The End of Fiscal Year 2022 is Fast Approaching — Monument Advocacy’s Julie Dunne, Former Commissioner of the Federal Acquisition Service at GSA, Shares Tips for Contracting Success

  • Since January 2021, the Administration has issued several Executive Orders that have had significant impacts on procurement.
  • Contracting professionals are being asked to accomplish a variety of policy objectives via procurement and the pressure increases with the end of the fiscal year.
  • Some notable policy objectives include:
  • expanding the industrial base with more awards to small and nontraditional businesses;
  • increasing the resilience of the supply chain;
  • buying items with higher domestic content;
  • improving cybersecurity;
  • addressing climate change with the federal government’s purchasing power; and
  • advancing racial equity and support for underserved communities through awards to small/disadvantaged businesses.
  • Contracting professionals and program offices have multiple work streams of increasing importance as the fiscal year ends.
  • For example, agencies are trying to meet small business goals, and executives with these goals in their performance plans are incentivized to make that happen.
  • With activity picking up, Offices of General Counsel and contracting entities team up to ensure awards are meeting all requirements, while working to mitigate protest risks.
  • Some agencies that provide assisted acquisition services to other agencies also reach capacity and turn work away.
  • As end of the fiscal year activity picks up agencies are also preparing for a CR, thinking about fiscal year 2024 budget formulation process, and engaging with the Office of Management and Budget (OMB).
  • Finally, some agencies will unexpectedly have extra funding due to a variety of circumstances and must quickly repurpose that funding or risk funding cuts in the next fiscal year.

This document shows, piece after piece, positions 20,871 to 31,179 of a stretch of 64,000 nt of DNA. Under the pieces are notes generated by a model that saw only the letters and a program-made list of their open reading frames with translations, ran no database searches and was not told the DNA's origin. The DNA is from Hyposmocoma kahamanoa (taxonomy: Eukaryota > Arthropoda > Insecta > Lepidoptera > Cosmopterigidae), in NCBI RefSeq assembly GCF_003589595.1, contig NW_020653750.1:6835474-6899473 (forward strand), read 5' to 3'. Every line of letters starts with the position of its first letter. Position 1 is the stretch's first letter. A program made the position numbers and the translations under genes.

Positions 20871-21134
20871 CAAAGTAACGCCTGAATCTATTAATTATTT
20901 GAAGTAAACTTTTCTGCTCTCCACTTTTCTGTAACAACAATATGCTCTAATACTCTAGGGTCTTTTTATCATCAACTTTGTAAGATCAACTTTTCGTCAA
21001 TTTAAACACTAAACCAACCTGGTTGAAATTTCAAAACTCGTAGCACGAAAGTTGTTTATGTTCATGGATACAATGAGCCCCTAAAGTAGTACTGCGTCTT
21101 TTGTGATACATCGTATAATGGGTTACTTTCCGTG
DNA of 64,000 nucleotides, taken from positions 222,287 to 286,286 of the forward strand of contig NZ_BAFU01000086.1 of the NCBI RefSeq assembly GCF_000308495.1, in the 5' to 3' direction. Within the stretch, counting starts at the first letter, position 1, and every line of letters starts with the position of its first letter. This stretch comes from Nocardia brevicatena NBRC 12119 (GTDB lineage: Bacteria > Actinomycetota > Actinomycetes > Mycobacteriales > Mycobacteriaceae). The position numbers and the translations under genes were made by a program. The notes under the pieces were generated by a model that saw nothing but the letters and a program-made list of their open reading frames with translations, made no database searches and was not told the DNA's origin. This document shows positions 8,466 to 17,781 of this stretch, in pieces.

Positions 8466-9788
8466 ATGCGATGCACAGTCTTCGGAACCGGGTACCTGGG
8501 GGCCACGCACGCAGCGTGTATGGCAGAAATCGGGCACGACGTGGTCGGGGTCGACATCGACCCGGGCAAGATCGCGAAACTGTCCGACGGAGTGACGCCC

• Under U.S. fiscal law, government funding money is not fungible and, in fact, there are different “colors” of money.
  • One year funding typically expires at the end of the fiscal year and usually is returned to the Treasury if not spent.
  • Other funding may be available for multiple years or may even be no-year funding.
  • And finally, fee-based agencies do not rely upon annual appropriations, like U.S. Citizenship and Immigration Services (USCIS) at the Department of Homeland Security (DHS).
  • Agencies may be more inclined to use particular contract vehicles to simplify their work, including governmentwide acquisition contracts (GWAC). GWACs can provide a sort of “easy” button at the end of the fiscal year as there are pre-vetted vendors.
  • Agencies may also be inclined to use the General Services Administration’s (GSA) multiple award schedules (MAS) program. Agencies annually use the MAS program to buy over $35 billion in commercial goods and services.
  • The MAS program is a critical tool for agencies as the fiscal year closes since it provides pre-vetted vendors and pricing on goods and services in categories that include professional services, IT goods and services, furniture, and facilities to industrial products and services.
  • Finally, do not underestimate the value of the government purchase card for agencies to use as a payment mechanism and to make purchases below the micro-purchase threshold ($10,000).



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Monument Advocacy

Monument Advocacy

Monument Advocacy is a bipartisan government relations, strategic communications and public affairs consulting firm.